The neighborhood fireworks people were setting off fireworks on New Year’s Eve because that’s what they do, but that’s not something I can ever explain to my dog.
Willow doesn’t understand about New Year’s Eve, or about fireworks. And there’s nothing I can say to her to make them less frightening and confusing to her. So I carried her upstairs and put her in her little Thundercoat and just sat with her and let her know I was there and promised her that everything was going to be all right. Maybe that helped. Maybe not. She was shaking all over and seemed scared and inconsolable until the fireworks finally subsided around 1 a.m.
Usually when there are fireworks or a thunderstorm, Willow hides under the bed in my daughter’s room downstairs. That’s where the dog usually sleeps now because she’s 15 years old and the stairs have gotten difficult for her. But my daughter was away for a long holiday weekend trip with her friends, so I had to carry the dog up the stairs to the bedroom I share with my wife.
She wasn’t home on New Year’s Eve either because she’s got pneumonia and since Thursday she’s been in the hospital getting pumped full of oxygen and antibiotics.
The hospital isn’t a great place to be on New Year’s Eve. They let me stay there a little later than the usual visiting hours, but they still kicked me out at 10 p.m. — long before the ball drops in Times Square. So Saturday, for the first time in 15 years, I didn’t get to kiss my wife at the stroke of midnight. Instead I kissed her at 10 o’clock, on the forehead, while wearing a mask, and we joked about it being New Year’s in Greenland. She sent me home with a list of stuff to bring back the next morning. Made me write it all down and read it back to her so I wouldn’t forget to bring the good socks or the second phone charger or to text her with our Hulu password.
I returned on New Year’s Day with everything on the list, but my wife was now in a different room. She hadn’t been taking in the oxygen as well as her doctors had hoped and so they’d moved her to the PCU where they could keep a closer eye on her. She was frightened by her inability to breathe well and she was growing confused due to a lack of oxygen. And because of that confusion, there was nothing I could say to her to make it less frightening. All I could do was sit with her, letting her know that I was there, and promising that everything was going to be all right.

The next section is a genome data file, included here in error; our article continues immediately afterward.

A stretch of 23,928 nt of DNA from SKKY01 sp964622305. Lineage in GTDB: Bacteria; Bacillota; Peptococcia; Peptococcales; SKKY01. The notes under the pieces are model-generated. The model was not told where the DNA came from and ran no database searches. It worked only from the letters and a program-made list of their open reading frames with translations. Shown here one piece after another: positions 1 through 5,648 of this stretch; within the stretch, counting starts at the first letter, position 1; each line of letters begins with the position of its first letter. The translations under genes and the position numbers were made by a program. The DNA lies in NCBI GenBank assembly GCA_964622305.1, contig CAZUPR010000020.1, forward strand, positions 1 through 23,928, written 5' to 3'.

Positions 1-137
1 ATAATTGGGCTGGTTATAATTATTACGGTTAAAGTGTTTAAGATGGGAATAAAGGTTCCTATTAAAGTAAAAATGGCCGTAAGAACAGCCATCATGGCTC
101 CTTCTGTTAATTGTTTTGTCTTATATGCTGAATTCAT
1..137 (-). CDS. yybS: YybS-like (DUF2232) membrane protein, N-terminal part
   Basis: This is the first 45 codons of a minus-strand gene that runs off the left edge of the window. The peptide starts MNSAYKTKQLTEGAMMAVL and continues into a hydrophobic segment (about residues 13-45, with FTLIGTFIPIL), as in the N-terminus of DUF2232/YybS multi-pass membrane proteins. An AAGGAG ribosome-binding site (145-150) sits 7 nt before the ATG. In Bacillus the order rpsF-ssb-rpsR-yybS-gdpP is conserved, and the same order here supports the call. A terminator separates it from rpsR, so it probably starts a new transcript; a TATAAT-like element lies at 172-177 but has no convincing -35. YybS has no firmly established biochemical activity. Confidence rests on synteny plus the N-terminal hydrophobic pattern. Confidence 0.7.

Sunday night her doctors moved her to the ICU and hooked her up to a ventilator. They’re confident that this will aid her recovery and they are confident that she will recover. Basically the idea is to have her sleep through this bout with pneumonia, let the machine do the hard work of breathing for her while the antibiotics clear her lungs.
The doctors and nurses have been very reassuring and I am trying my best to be reassured and, especially, to appear reassured when talking to our daughters.
The doctors have explained that this is not an unusual or extraordinary course of treatment for pneumonia, and that it is usually an effective treatment. They’ve done this before. It works. And I have now repeated all of that to myself often enough that I’ve sometimes even managed to feel like I believe it — to feel reassured and not just to feel like it is now my turn to be the one who is scared and confused.
Part of what I’m doing here, you see, is practicing. I need to return to work tomorrow night and everyone there is going to be asking me what everyone has been asking me for the past couple of days and I want to be able to answer them while remaining composed and seeming hopeful and assured. So I need to practice this some more. I’m not there yet.